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Hrmm... so what about all thos DNN, Joomla, TYPO3 rewrites i’ve written, do i have to change them back?
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from g1smd 2252 Days ago #
Votes: 0

See also:   Google says Stay Away From URL Rewriting! Seriously?   started yesterday.

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from SeanIM 2252 Days ago #
Votes: 4

As long as Google isn’t going to apply a penalty for continuing to use mod_rewrite I’d consider continuing to use static looking pages, as from a user perspective, clean url names are just easier to remember...eg; blog/p2.php  vs  blog/some-descriptive-title/...and also pre-informs or reinforces what the page is about.

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from semlady 2252 Days ago #
Votes: 1

The tone of the original article seems to suggest that the issue here is data management, not SEO. Many large sites from respected organizations have trouble with multipe URLs for each page, sometimes linked to 3 different ways on the same page. Yes, Google can "ignore" 2 versions of the page, but if all other things are equal, then figuring out which one should be considered authorative could be a little like splitting hairs. Making it easy for these larger orgs to feel comfortable using the "naked" dynamic URL could reduce the net number of URLs googlebot has to crawl.  I personally wouldn’t get too upset about this. 

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from Phil 2252 Days ago #
Votes: 0

Sure, lets all make it easier for Google, I’ll remove rewrites if they give every site in the world +1 toolbar PR :)

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from WayneSmallman 2252 Days ago #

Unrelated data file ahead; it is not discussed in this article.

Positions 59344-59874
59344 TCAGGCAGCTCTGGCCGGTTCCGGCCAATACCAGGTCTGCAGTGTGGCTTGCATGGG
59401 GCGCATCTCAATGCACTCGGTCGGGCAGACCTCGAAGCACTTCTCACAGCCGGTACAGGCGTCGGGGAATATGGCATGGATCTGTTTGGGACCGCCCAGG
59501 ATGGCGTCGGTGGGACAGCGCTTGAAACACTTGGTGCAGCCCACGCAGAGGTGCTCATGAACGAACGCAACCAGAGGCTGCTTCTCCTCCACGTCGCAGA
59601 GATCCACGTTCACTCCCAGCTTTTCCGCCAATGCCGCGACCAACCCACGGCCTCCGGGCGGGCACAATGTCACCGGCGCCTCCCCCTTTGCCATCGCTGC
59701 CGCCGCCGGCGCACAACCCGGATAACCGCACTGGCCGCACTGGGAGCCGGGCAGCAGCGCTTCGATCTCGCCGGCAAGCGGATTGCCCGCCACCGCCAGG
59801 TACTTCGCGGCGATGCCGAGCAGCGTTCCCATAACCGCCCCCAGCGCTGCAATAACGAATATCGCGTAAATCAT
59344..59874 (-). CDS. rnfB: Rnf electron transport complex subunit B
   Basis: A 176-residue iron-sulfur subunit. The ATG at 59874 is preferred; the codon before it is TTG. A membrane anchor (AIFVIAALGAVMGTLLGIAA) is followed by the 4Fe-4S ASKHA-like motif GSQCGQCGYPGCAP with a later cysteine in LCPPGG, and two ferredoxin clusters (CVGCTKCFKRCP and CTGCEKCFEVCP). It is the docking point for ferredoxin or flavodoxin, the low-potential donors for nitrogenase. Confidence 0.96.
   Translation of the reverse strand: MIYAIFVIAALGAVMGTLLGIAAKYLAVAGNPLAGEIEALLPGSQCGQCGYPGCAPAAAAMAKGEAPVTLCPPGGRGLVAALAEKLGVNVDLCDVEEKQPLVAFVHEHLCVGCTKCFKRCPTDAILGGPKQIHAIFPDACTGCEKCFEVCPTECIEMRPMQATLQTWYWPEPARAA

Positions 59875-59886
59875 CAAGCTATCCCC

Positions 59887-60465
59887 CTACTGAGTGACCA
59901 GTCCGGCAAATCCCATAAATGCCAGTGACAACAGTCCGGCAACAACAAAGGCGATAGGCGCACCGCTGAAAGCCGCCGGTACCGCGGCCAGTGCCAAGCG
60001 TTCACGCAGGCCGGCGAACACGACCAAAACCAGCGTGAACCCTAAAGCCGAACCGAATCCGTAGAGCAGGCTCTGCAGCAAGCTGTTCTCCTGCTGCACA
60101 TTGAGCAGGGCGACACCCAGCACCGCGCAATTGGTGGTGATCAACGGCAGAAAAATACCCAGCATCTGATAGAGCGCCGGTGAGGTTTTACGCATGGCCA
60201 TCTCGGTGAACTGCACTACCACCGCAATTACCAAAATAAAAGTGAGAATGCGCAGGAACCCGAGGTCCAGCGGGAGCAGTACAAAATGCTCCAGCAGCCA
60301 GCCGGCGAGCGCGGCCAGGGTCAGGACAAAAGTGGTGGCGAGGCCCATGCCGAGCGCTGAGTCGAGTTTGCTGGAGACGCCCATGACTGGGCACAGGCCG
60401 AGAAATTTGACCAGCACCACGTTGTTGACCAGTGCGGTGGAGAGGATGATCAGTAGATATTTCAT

Votes: 2

So instead of Google making their search product work the way we do, they instead shift the goal posts and expect everyone to play their game? I think these guys need to get their collective act together -- Google != Web

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from monchito 2252 Days ago #
Votes: 1

I would definitely not get upset about this. G basically says: ’hey, a lot of people think we can’t follow urls with parameters, but we can. So don’t think you MUST rewrite URLs for better rankings. Heck, so many people do it wrong, so please don’t do it if you don’t know how’.The rest of the post seems to me like a (somewhat clumsy) explanation of that with examples that generate more questions than answers

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from MattCutts 2252 Days ago #
Votes: 6

Yup, monchito. WayneSmallman, in my opinion what this post says is "We do a solid job on sites with dynamic parameters, and lots of people make mistakes when they try to rewrite their urls to look static, so you might want to try the dynamic parameter route because that can work quite well."<div></div><div>In essence, it’s Google saying "We’ll come to webmasters and the natural way to write dynamic parameters rather than asking you to rewrite everything as static if you don’t want to." So we’re trying to come closer to webmasters, not wanting webmasters to necessarily move toward us. If you already have a site and it’s doing well the way that it currently is--great. In that case, you probably don’t need to change anything. But if you’re starting a new site, it’s worth considering staying with dynamic parameters instead of doing large amounts of rewrites (which some webmasters do in unusual ways that don’t always work well in search engines). That’s my take, at least.</div><div></div><div>It’s not like either choice would get you penalized in Google; all of this is just advice to give more information to webmasters when they’re making their choice of site architecture.</div>

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from paisley 2251 Days ago #
Votes: 2

@MattCutts - Thank you for the clarification sir.

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from tonyadam 2251 Days ago #
Votes: 3

Matt, I am having trouble wrapping my head around this because this for 1 simple reason, which this should be all about, the user. Rewriting URL’s and creating a simple clean url structure is not just a tactic for webmasters, but a tactic used to create a simple url structure for users. e.g. Digg’s URL Structure of http://digg.com/tech_news/upcoming/most/ and trimming back to http://digg.com/tech_news/upcoming/ or even further http://digg.com/tech_news/ for the popular queries.That is what confuses me about this post the most in that it basically is saying, lets focus on search engines and really in essense, we are hurting the user experience (or even forgetting about the user all together)I could be wrong in my conclusions gathered from the post, but, that is what I came to the conclusion of by reading the post.